Twenty-First Century Fox (FOXA) confirmed Thursday it would acquire the remaining shares it doesn't already own in European pay-TV and internet provider Sky (SKYAY) for £11.7 billion ($14.6 billion).

Sky shareholders will receive £10.75 per share in cash, which represents a 40% premium of the closing price of Sky's shares on December 6, the last business day before Fox made its initial offer for the 60.9% it doesn't already own. The price also represents 11.4 times Sky's adjusted Ebitda of £2.18 billion for the year ended June 30, the Fox statement said.

While the London-based Sky's independent committee unanimously agreed to the proposal, stringent conditions on the dividend and a bullish broker outlook for Sky as a standalone could mean that Fox faces an uphill battle to secure the backing of minority investors in its attempt to acquire a piece of the broadcaster it does not already own.

Fox expects to complete the purchase before the end of 2017.

Fox also said Sky will not pay any dividends for its 2017 year fiscal, which ends in June. Analysts had been expecting a pay-out of 35.0 pence per share according to FactSet.

In addition, the U.S. buyer said it will reduce its £10.75 offer price proportionally if the dividend for the six months to December 31 exceeds 13.06 pence and if, for the year ending June 30 2018, the payout exceeds 21.8 pence. Analysts had pencilled in a dividend of 37.0 pence per share for 2018.

Shareholders will, however, will receive a special dividend of 10 pence per share in 2018 if the transaction is not completed before December 31, 2017.

The details on Fox's proposals come just hours after a research note was published by UBS in which it slapped a 12-month price target of £13.70 on Sky shares, under its 'base case' scenario. But the broker forecast that if revenues grow stronger than is expected and the company makes more progress on cost cuts, then the shares could be worth as much as £15.90 at some time over the next 12 months.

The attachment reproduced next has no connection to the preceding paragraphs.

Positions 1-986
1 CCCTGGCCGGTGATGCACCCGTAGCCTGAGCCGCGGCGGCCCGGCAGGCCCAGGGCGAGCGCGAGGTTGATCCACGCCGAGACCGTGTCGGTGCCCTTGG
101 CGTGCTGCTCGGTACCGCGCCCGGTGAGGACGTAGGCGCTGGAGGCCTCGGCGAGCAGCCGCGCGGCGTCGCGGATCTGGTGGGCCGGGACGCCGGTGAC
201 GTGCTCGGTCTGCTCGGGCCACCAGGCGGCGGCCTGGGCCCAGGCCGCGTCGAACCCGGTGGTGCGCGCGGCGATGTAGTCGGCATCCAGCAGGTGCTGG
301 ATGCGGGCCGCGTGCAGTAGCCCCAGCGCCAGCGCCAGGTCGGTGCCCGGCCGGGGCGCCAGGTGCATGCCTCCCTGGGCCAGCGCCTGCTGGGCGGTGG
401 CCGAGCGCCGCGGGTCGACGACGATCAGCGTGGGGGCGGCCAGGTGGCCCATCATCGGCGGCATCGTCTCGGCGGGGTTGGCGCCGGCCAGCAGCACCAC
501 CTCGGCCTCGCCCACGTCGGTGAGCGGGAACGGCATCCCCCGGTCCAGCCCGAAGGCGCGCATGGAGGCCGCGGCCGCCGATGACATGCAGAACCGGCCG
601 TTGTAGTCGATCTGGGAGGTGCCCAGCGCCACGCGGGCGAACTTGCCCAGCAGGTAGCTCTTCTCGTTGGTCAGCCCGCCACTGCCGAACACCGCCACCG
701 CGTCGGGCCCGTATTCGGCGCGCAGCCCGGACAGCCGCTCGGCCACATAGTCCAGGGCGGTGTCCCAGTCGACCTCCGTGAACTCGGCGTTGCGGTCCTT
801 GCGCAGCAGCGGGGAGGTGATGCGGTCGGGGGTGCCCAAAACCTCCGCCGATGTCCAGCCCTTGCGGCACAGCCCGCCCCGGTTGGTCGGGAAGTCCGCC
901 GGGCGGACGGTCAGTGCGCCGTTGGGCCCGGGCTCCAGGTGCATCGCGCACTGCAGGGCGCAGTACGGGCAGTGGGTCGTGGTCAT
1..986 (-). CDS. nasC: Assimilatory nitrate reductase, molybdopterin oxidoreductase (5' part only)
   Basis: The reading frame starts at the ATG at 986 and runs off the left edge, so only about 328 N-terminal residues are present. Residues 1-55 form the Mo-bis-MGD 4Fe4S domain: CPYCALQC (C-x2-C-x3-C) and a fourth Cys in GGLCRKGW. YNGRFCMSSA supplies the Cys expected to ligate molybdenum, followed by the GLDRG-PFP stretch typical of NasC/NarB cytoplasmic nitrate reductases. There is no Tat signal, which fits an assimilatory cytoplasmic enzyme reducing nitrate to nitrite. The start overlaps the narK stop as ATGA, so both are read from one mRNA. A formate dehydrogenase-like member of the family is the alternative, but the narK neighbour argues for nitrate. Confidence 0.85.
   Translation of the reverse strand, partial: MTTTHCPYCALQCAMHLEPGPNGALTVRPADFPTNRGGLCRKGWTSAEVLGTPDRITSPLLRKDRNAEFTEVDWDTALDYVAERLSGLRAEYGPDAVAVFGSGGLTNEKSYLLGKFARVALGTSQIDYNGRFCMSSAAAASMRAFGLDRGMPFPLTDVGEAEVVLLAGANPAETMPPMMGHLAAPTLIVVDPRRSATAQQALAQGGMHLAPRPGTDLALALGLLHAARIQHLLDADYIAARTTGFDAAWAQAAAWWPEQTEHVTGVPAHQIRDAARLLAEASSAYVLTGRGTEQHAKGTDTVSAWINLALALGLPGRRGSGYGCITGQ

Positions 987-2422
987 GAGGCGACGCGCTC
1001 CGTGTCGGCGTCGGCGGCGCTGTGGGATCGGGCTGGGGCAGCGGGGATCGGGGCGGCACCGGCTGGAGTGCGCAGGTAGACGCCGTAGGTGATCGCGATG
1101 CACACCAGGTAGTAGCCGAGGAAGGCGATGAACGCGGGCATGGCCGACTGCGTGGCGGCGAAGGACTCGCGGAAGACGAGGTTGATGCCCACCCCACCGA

The Rupert Murdoch media empire last pursued Sky publicly in 2010, but the effort was thwarted when it emerged reporters at his newspaper companies had hacked into mobile phones of celebrities, politicians and others. The scandal eventually led to the closure of New of the World, a London tabloid.

The deal also follows Fox's failure to acquire Time Warner in 2014 in a deal valued at $80 billion.

London-based Sky's independent committee unanimously agreed to the proposal saying that the premium offered to shareholders - 36% to the closing price of Sky's shares on December 8, the last business day before the start of the offer period-would benefit them.

"The enhanced capabilities of the combined company will be underpinned by a more geographically diverse and stable revenue base," Fox said. "It will also create an improved balance between subscription, affiliate fee, advertising and content revenues. This combination creates an agile organization that is equipped to better succeed in a global market."

Sky shares fell 0.8% in London following the bid confirmation to trade at £9.74 each by 14:10 p.m. GMT.